Disney Strategy: Go for WOKE No Matter What

“You can please some of the people all of the time, you can please all of the people some of the time, but you can’t please all of the people all of the time.”
While this age-old quote is attributed to several authors, the truth of the statement is undeniable. It is a slippery slope indeed when we begin the thankless, endless task of giving people what they want- simply because they want it.
Case in point:
Recently, much ‘ado’ has been made about Walt Disney’s forthcoming remake of their own 1989 classic, “The Little Mermaid.” The issue? The uproar? The brouhaha? This new ‘Little Mermaid’ (Ariel) is black.
As a longtime fan of Disney films (not the corporation), I take issue with some of their remakes of late, not because of the changes per se, but rather how the changes affect the basic, beloved original storyline. “The Lion King” is remade, and suddenly Sarabi (Simba’s mother) is now center stage with her ’lioness’ crew, much like Beyonce’, the singer/actress doing her voice-over. “Beauty and the Beast” is remade, and suddenly Belle is a feminist who doesn’t really ‘need a man.’ Aladdin is remade, and now the Genie is a hip-hop artist and Jasmine is
a feminist too.

So, Ariel is Black…

What’s the harm? Isn’t change good? Isn’t change always necessary? Good questions.

Consider if you will, this example: In 1957 the film, “12 Angry Men” was released. Director Sidney Lumet’s
critically acclaimed production was almost instantly considered a cinematic classic. Taking place mostly in a jury deliberation room, the film chronicles a day in the lives of 12 individual and distinct men (who happened to be 12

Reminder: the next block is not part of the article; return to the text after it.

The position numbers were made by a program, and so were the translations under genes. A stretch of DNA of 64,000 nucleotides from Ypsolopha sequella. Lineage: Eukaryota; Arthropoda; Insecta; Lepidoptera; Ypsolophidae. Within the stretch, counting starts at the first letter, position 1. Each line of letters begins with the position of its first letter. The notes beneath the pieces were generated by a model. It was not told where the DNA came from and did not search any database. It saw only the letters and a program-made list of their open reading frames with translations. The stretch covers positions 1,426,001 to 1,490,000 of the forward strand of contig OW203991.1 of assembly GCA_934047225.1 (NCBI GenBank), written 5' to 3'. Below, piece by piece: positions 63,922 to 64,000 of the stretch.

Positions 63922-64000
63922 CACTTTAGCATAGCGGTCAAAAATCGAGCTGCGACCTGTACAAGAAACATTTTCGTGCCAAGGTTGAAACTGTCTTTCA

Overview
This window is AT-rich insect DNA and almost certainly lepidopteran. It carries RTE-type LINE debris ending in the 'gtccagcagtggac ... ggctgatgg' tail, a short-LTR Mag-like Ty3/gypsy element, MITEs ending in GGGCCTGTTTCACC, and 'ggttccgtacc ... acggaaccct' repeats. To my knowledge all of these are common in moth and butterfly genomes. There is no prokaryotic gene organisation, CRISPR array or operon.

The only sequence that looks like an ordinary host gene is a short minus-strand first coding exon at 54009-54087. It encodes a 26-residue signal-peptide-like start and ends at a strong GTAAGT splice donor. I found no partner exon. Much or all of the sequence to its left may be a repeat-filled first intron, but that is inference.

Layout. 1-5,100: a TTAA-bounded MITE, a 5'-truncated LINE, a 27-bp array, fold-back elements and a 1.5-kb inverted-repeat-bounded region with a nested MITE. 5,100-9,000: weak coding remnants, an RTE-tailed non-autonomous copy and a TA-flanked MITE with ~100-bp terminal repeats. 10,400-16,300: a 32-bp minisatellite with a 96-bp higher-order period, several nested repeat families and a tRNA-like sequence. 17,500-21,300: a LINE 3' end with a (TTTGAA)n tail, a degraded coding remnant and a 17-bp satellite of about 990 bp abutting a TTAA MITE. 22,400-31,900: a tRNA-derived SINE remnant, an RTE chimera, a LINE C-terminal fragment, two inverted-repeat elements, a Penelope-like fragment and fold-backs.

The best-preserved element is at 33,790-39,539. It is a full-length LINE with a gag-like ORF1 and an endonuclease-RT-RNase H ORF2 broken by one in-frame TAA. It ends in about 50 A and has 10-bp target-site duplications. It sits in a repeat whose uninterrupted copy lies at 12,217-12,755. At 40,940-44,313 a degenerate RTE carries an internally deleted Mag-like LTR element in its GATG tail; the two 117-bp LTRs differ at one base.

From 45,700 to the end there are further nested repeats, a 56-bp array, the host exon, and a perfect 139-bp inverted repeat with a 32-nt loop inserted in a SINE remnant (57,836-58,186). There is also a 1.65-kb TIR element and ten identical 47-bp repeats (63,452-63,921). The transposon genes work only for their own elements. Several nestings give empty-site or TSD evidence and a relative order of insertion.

White actors) as they challenge themselves (and each other) concerning the fate of an 18-year-old boy of color (the ethnicity of the youth is never denoted in particular) accused of murdering his father.
Fast forward 40 years. In 1997 a remake of, “12 Angry Men’ is released to a new generation and audience. This time the legendary William Friedkin is in the director’s chair, and once again all-in-all, a very well-done film, clearly utilizing some of the same thematic elements that made the original the classic that it is.
With that in mind, one might ask, why remake a film that by all accounts needed no remake?
While many suppositions and rationales could be offered, there are none that could change its impact, or the effect that it has made.

Do we always need a redux?

Some might cite “lack of color” as a reason. But is that valid? It isn’t-and here’s why.
Let’s keep in mind the year is 1957. Often, in films of that period, many (but not all) of the roles are portrayed by white actors or ethnicities whose pigmentation indicates a derivative of European heritage. In other words, they
look white.
Sydney Poitier, Harry Belafonte, and James Earl Jones (to name a few) were making an indelible mark as well at this time. In spite of what some may profess, few could argue with the fact that “12 Angry Men” was a landmark film- not because of who was in it, but rather WHAT was in it.
It gave its viewers (regardless of color) a long, hard, lingering look at the challenge and intense pressure on the hearts and minds of jurors. The weight of the world on their shoulders, as they grappled with those three seemingly harmless words, “beyond reasonable doubt.”

Under such circumstances, race would not have been a factor.

The message that the film sent was not better received when Ossie Davis replaced John Fielder. Jack Klugman’s role was not more believable when cast through Actor Dorian Harewood. Edward James Olmos was not more convincing than George Voskovec.
Will Actress Hallie Bailey be as endearing an Ariel as Actress Jodie Benson was? Wil her voice be as mesmerizing singing, “Part Of Your World”? From what I have seen, it certainly seems a resounding ‘yes’ to both questions.
Regardless of what is popular or fashionable, hip or trendy, filmmakers owe it to the integrity of the original to respect the original’s intent. Much like turning a building created as a church into a night club- no matter how you spin it, it is blatant disrespect. So, when it comes to whether remakes or reboots should be done, if the original is not by any measure enhanced, for the sake of the film, for the sake of the audience the film was made for- leave well enough alone.

Back to top button